Extraordinary and evocative, the work of Australia’s most exciting photographic talent will showcase in a national exhibition from May 21.
The prestigious MAMA National Photography Prize, with a total prize pool of up to $50,000, attracted countless entries from which 100 works by 65 photographers are shortlisted.
They include the captivating portrait of actor David Gulpilil (above) by Walkley and Quill award winning TWR photographer Michael Rayner, who took out the 2016 Melbourne Press Club’s best features photograph with this image.
The MAMA (Murray Art Museum Albury) Art Foundation will announce the prize winners – whose work will be acquired for their collection – on May 20 and the exhibition opens on May 21.
- Saturday, May 21 to Sunday, August 7
- 546 Dean Street, Albury NSW
- Free except for the meet the artists morning tea ($12) from 10am-11.30am, May 21.
The works tackle the themes of “narrative, object, landscape, portrait, documentary and construct” and will be on show and for sale until August 7.
Photographic talent runs in the Dupain family. Finalist Rex Dupain is the son of the iconic Australian photographer, Max Dupain, whose work was acquired through the prize 32 years ago, a year after the biennial prize started in 1983.
Another finalist, Sam Shmith, is the grandson of celebrated portrait and fashion photographer, Athol Shmith.
It’s an acquisitive prize pool, rather than a set prize amount, and used to acquire a number of works.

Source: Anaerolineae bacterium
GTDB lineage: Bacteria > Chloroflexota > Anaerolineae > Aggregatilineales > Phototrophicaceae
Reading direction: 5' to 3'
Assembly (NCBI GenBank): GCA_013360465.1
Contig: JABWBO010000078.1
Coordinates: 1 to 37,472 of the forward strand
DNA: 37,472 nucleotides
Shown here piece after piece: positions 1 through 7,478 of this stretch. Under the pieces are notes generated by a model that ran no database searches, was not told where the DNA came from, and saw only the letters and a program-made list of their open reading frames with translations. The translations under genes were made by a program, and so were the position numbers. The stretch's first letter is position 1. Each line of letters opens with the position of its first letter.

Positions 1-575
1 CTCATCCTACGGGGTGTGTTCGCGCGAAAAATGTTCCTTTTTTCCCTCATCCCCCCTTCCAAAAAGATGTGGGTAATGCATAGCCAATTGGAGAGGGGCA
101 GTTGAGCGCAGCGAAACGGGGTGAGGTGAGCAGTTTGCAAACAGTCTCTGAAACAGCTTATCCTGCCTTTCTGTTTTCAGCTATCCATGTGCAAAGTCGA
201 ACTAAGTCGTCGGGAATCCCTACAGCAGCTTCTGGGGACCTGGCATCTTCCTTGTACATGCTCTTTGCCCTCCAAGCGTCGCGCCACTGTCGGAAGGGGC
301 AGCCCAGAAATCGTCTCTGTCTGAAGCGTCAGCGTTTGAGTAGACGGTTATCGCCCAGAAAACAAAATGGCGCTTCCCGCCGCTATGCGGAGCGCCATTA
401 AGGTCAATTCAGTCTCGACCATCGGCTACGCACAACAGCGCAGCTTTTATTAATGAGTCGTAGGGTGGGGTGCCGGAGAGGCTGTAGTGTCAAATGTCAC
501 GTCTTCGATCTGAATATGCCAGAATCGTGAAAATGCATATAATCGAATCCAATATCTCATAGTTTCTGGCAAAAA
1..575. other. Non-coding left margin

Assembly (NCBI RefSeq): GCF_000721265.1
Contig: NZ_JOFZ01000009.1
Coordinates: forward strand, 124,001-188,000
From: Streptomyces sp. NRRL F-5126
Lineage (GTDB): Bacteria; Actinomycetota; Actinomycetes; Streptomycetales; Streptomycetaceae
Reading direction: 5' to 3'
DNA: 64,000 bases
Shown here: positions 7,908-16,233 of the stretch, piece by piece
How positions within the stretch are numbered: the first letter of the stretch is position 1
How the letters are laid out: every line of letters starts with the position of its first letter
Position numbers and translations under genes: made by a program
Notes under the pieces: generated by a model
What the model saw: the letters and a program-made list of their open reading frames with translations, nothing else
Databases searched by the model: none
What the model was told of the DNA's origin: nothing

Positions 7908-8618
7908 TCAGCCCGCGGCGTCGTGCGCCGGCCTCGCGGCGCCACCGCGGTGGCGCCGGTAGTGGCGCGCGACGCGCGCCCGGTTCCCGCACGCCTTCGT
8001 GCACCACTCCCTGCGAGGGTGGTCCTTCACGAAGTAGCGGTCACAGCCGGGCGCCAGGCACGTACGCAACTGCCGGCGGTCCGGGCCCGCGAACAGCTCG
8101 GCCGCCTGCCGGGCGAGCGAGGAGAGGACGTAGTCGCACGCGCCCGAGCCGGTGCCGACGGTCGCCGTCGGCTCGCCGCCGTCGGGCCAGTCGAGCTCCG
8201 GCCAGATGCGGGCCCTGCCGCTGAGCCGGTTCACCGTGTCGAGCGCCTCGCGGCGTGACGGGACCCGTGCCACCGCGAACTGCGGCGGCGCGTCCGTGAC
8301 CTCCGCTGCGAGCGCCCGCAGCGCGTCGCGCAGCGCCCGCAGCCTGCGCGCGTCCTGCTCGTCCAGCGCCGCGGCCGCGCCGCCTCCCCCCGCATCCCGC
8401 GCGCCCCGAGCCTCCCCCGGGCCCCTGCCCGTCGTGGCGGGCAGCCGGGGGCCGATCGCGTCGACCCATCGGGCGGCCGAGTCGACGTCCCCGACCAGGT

“Collecting photography is part of MAMA’s DNA,” says Tony Smith, MAMA Art Foundation chairman.
This the longest-running and one of the most lucrative, acquisitive photography prizes in Australia. More than 90 works have been acquired by MAMA since the award’s inception, adding to and enriching the museum’s collection of more than 1000 photographic works.
The award comprises the MAMA Art Foundation National Photography Prize of up to $47,000 – used to purchase works costing various amounts – and the $3,000 John and Margaret Baker Memorial Fellowship which has been offered since 2000 to provide encouragement and financial assistance to an emerging photographer chosen from the exhibition.
“The National Photography Prize not only further strengthens the significance of MAMA’s collection by acquiring works nominated as prize winners, ” Tony Smith says.
“It supports Australian artists and offers regional collectors the chance to purchase and develop their own collections and reinforces the importance of acquiring photographic works that represent and reflect contemporary Australian society.”